You can't say consumers use iPad3 and Nexus7 for e-reading, no backlit screen is suitable for e-reading, regardless of pixel density.
The new Kindle E Ink e-readers hopefully use the plastics based flexible and unbreakable E Ink screen, if they do, the new Kindle can be ultra thin, ultra light and basically unbreakable, that would be awesome.
But just as the new Epson or others new higher pixel density controllers for E Ink, the flexible E Ink requires significant mass production to be mass produced. That kind of is logic, so it's to be seen how soon there can be some significant large mass production done on those fronts.
Signage is a gigantic trillion-dollar market, with hundreds of millions of advertising billboards and posters worldwide, I don't see why it should be a problem for E Ink to try to deliver solutions for that market. Doesn't it sound awesome that advertising billboards can potentially just use color E Ink in the future? Also, what's wrong with supermarkets using E Ink for centrally and instantly being able to manage pricing of everything on the store shelves.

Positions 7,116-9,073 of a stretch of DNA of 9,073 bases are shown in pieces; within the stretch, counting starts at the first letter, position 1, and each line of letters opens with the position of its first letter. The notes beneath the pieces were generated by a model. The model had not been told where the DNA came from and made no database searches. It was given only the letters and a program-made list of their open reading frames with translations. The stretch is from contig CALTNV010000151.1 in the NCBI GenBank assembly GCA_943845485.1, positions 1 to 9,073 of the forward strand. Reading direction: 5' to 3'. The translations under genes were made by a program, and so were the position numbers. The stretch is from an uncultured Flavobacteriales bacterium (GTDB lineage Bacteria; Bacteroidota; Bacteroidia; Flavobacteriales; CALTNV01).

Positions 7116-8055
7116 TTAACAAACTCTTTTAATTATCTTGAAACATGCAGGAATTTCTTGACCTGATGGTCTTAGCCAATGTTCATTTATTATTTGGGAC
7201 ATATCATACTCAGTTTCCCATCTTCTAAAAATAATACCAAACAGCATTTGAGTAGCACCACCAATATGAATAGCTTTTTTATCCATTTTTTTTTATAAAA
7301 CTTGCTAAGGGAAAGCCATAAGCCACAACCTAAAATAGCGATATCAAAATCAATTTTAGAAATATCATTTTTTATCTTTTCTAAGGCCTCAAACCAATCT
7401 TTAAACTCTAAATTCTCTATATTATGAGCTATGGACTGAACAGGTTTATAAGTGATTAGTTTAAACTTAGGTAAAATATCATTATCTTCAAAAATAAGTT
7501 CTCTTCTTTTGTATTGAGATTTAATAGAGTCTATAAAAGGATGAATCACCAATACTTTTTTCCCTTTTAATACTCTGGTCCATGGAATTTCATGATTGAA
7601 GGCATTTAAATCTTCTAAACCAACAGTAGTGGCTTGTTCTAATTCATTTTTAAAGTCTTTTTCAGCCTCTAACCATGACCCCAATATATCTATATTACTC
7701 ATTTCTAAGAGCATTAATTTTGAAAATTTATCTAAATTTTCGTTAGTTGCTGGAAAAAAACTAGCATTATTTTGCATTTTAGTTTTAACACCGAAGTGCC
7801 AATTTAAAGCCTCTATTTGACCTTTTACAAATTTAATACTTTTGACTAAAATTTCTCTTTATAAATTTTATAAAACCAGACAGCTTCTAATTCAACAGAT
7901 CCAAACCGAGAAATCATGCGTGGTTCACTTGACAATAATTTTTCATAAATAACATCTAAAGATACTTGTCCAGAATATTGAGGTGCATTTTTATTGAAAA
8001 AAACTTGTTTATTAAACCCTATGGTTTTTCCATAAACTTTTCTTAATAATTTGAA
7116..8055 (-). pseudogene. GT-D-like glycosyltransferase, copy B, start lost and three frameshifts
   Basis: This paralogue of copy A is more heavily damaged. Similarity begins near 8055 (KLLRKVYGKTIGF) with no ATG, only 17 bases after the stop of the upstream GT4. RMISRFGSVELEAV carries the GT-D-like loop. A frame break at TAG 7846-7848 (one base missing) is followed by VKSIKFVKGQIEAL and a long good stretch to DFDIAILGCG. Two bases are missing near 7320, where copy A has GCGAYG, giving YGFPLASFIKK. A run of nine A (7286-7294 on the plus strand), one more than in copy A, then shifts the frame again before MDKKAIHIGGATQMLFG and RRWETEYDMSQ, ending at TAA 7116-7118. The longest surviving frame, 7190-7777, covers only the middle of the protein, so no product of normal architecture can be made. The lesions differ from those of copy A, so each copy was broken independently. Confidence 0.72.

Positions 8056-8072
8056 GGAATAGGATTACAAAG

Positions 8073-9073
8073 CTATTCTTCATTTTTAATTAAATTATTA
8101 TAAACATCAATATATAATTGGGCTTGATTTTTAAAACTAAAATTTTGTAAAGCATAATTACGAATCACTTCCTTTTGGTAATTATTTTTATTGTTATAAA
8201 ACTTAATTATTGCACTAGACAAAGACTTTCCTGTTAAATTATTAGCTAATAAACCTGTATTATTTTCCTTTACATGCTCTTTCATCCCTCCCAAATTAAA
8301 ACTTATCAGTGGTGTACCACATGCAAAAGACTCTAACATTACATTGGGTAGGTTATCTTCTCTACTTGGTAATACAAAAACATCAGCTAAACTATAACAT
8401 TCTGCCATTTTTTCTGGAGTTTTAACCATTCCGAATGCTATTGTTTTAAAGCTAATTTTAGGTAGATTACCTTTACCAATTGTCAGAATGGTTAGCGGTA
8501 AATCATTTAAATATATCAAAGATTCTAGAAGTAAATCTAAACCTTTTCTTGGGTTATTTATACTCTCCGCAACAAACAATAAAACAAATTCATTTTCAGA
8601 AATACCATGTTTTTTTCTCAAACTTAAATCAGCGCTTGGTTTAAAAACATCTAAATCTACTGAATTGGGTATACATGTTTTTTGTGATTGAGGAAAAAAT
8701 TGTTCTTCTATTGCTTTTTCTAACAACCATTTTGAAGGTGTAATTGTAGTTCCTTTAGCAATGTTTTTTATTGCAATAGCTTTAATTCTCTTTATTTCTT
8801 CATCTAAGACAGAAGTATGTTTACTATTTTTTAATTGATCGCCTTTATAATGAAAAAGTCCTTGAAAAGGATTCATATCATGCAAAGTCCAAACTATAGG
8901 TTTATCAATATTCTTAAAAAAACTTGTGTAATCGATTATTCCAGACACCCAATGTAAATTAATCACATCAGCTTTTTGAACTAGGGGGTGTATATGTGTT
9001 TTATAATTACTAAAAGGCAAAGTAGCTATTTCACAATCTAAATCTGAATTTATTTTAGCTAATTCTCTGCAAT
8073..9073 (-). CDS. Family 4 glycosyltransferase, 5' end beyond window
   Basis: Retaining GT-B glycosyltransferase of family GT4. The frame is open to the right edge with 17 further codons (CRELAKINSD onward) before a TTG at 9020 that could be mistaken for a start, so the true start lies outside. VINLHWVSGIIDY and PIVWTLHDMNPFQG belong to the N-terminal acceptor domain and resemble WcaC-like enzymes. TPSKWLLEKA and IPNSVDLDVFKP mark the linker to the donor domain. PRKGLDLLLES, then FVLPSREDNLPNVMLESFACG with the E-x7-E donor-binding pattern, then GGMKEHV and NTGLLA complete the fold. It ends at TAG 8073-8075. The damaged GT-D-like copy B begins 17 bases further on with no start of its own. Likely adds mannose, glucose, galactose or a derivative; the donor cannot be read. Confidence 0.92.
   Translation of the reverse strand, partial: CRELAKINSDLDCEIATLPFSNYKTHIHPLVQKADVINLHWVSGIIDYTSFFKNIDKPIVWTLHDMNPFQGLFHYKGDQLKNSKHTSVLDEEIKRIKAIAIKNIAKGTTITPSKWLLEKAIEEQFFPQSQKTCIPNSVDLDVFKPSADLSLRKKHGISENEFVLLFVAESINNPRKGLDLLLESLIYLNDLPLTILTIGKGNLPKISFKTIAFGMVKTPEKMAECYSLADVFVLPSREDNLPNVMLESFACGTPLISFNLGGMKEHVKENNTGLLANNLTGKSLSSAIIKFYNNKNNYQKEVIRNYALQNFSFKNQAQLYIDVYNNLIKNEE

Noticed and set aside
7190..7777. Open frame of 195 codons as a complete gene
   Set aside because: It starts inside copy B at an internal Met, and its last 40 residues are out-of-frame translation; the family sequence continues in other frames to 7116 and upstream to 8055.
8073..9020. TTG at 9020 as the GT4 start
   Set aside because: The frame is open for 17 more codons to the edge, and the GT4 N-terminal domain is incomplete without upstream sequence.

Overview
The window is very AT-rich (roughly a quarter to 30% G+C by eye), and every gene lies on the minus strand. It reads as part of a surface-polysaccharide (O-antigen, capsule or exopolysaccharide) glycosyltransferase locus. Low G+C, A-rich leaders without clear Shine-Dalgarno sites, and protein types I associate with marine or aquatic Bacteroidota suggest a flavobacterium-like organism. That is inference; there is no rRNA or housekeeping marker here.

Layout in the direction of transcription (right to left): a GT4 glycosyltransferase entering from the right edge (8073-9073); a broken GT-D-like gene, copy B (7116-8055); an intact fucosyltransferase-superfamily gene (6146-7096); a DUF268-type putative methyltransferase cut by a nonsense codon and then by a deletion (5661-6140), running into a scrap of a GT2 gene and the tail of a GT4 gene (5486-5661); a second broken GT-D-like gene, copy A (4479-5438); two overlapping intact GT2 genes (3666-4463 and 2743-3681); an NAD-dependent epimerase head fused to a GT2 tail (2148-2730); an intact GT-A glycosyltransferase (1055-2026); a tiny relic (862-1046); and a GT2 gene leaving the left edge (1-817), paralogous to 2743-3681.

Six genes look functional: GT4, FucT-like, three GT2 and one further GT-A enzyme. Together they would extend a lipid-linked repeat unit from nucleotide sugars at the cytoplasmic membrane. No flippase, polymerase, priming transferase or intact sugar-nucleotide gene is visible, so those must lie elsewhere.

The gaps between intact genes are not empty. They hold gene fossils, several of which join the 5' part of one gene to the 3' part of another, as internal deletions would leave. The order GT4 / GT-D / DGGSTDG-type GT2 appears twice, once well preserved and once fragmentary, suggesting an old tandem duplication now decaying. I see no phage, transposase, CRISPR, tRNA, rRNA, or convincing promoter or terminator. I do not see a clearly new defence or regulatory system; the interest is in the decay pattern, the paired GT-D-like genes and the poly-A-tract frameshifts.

I also really like E Ink's suggestion to use the back sides of smartphones as an E Ink screen to display data and use the back sides of smartphones for much more comfortable and much lower power consumption for reading any text.
So really, there is only a few brands like Amazon that have the power to get the component makers to launch the mass manufacturing of new generations of screen technologies, but who knows, it might still be too early for flexible plastics based E Ink to really be mass produced at the quantities that Amazon requires, so perhaps Amazon has to stay on Pearl E Ink still for now, perhaps with a new thinner Neonode IR touch implementation for the touch kind.